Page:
WHAT: Volunteers will be helping to restore a natural habitat, LoPiano Mesquite Bosque at Papago Park, a 13-acre natural habitat along the north side of Loop 202, between College and Mill Avenues, in Tempe. The habitat supports lizards, snakes, quail, doves, roadrunners, jack rabbits, cottontails, falcons, coyotes, and a tremendous variety of birds.
WHO: More than 300 volunteers of all ages will roll up their sleeves to help organize, clean and work on landscaping projects at Papago Park. This will include removing tree limbs, assisting with trail maintenance, painting and more.
The Tempe Cares community enrichment and beautification project is organized by Tempe Leadership, a committee of the Tempe Chamber Foundation. Founded in 1991, Tempe Cares was the inspiration of former Tempe City Councilwoman Carol E. Smith, who wanted to see the community come together to help the greater good.
WHY: Founded in 1991, Tempe Cares was the inspiration of former Tempe City Councilwoman Carol E. Smith who wanted to see the community come together to help the greater good. The mission of Tempe Cares is to organize citizen volunteers to reduce blight and improve the appearance of Tempe’s neighborhoods and community spaces. Tempe Cares has grown annually to include several hundred individuals, groups and businesses. Each year these volunteers come together to invest their combined resources of skilled and unskilled physical labor, tools and building materials to help improve quality of life in Tempe. For more, visit tempeleadership.org/about-tempe-leadership/tempe-cares/.
WHEN: Saturday, March 4, 2017, from 7 a.m. to noon
WHERE: PARK HERE: AZ Heritage Center at Papago Park, 1300 N. College Ave., Tempe, AZ 85281
Parking will be at the heritage museum parking lot, just north of Curry Rd., on College Ave.
VOLUNTEER HERE: LoPiano Mesquite Bosque at Papago Park
The kick off location will be just south of Curry Rd., on College Ave., at Papago Park. Follow this link to find it on Google maps: https://goo.gl/maps/WyJV4f6qJmo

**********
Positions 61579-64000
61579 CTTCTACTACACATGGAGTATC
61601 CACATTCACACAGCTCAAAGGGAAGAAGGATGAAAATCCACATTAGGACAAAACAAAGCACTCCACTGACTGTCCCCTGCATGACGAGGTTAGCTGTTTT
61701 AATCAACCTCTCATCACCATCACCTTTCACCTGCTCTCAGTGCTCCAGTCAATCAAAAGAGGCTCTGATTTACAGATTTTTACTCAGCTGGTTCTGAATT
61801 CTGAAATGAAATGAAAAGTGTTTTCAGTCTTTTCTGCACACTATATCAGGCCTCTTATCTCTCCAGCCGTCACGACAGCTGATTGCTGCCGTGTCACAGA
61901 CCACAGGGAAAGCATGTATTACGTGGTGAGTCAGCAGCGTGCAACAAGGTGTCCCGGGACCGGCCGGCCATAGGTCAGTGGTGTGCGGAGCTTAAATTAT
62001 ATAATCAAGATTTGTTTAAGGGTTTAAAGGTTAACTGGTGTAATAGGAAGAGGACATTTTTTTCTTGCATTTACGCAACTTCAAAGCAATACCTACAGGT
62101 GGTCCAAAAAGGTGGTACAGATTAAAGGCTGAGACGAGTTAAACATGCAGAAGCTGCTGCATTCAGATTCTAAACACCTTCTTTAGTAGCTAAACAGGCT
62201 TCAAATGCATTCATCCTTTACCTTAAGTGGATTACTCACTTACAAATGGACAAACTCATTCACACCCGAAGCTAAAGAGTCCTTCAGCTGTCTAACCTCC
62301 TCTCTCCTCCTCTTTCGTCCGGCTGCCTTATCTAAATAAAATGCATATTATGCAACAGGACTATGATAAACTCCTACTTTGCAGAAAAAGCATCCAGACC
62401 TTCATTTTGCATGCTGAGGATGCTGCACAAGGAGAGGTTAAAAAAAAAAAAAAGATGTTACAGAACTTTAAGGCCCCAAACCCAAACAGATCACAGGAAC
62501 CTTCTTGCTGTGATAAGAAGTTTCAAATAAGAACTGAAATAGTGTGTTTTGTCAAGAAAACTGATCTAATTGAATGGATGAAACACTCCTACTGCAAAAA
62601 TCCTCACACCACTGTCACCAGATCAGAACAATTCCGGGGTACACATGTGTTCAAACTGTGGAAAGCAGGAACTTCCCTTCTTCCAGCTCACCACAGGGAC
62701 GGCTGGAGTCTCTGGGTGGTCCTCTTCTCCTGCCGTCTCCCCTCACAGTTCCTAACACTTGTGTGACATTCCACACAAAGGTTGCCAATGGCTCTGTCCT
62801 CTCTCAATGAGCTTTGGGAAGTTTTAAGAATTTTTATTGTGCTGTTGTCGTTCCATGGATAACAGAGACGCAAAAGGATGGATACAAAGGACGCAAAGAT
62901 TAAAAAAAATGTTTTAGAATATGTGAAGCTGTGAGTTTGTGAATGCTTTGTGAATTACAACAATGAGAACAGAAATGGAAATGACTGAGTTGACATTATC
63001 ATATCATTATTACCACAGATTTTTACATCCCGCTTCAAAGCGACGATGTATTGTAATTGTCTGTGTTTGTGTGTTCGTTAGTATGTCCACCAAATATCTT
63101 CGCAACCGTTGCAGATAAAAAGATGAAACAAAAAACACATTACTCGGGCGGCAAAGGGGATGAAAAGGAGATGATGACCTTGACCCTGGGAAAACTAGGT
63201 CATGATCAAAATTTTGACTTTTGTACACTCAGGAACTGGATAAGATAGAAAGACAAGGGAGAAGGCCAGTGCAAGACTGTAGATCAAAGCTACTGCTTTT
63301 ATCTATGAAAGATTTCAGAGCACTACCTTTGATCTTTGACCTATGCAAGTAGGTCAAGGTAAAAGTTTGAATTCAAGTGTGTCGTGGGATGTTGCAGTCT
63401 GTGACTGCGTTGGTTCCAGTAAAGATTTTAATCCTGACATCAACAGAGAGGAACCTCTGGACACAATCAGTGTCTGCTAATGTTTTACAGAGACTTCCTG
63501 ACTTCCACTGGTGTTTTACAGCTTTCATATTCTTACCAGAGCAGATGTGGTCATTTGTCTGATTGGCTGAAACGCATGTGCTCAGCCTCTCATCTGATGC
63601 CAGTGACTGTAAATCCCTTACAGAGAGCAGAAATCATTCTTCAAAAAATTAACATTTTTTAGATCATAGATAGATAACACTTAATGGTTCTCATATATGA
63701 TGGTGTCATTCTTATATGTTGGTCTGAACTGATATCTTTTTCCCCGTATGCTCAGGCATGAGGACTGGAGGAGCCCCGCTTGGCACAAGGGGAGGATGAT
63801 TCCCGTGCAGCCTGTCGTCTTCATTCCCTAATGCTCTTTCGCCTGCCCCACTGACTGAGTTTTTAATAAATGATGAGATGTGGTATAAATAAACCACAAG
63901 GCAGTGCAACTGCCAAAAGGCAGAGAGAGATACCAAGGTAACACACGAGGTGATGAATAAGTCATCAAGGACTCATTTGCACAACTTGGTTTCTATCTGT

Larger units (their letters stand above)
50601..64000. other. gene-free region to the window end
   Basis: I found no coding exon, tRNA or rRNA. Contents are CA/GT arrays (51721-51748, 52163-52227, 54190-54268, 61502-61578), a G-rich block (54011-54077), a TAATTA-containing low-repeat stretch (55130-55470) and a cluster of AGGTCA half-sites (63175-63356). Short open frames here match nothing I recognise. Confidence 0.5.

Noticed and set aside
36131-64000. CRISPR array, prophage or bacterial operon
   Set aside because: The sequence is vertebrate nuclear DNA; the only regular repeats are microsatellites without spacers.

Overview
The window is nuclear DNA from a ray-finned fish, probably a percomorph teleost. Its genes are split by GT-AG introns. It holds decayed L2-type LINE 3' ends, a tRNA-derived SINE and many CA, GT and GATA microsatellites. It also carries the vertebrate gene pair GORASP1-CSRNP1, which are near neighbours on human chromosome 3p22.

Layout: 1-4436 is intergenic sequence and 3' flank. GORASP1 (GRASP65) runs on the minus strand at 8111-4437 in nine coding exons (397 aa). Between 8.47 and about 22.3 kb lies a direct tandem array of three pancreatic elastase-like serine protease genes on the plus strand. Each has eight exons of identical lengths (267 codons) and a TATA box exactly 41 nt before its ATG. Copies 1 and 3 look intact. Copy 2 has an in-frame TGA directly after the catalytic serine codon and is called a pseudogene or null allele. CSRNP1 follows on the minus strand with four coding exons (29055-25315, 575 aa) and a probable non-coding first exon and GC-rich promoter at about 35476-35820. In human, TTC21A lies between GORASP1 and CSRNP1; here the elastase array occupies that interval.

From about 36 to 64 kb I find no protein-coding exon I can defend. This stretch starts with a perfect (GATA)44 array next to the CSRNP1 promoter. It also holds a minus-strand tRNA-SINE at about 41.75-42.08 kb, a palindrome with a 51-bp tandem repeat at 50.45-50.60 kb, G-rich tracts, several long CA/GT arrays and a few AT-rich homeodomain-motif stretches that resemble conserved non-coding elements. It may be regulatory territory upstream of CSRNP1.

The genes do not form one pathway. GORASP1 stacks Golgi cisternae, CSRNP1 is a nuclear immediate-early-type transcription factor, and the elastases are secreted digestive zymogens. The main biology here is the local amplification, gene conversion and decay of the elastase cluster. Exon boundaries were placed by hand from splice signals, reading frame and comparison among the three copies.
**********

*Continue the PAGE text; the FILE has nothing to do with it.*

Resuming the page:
INFO: LoPiano Mesquite Bosque at Papago Park was once part of the Salt River floodplain. Plants grew here and were washed out whenever the river overflowed. The Hohokam may have used this area for gathering plants for baskets or other household uses. Homes once lined the canal in this area in the 1930s through 1960s. Many of these homes flooded and eventually fell into disrepair. In 1992, the Salt River was channelized, protecting this land from the floods. This enabled ADOT to build a freeway on the land. The parcel of land on the north side of the freeway, cut off from Papago Park by the canal and separated from Tempe Town Lake by the freeway, became an isolated area that has been set aside for habitat restoration.
Volunteers from 26 schools constructed the 13-acre LoPiano Bosque habitat in 1993. It stretches along the north side of Loop 202, between College and Mill Avenues, just south of the Indian Bend Pump Ditch and Papago Park. The bosque is named after former Tempe Mayor Dr. William LoPiano, who was on the first council that approved the early concepts of Tempe Town Lake, known as Rio Salado.
The bosque has developed into a habitat that supports lizards, snakes, quail, doves, roadrunners, jack rabbits, cottontails, falcons and coyotes as well as a tremendous variety of birds. The bosque provides viewing of the following common Sonoran Desert trees: Velvet Mesquite, Honey Mesquite and, Catclaw, Acaia, Sweet Acacia, White Thorn Acacia, Palo Brea, Blue Palo Verde, Foothill Palo Verde, Desert Willow, Freemond, Cottonwood Arizona Ash, Gooding Willow and Ironwood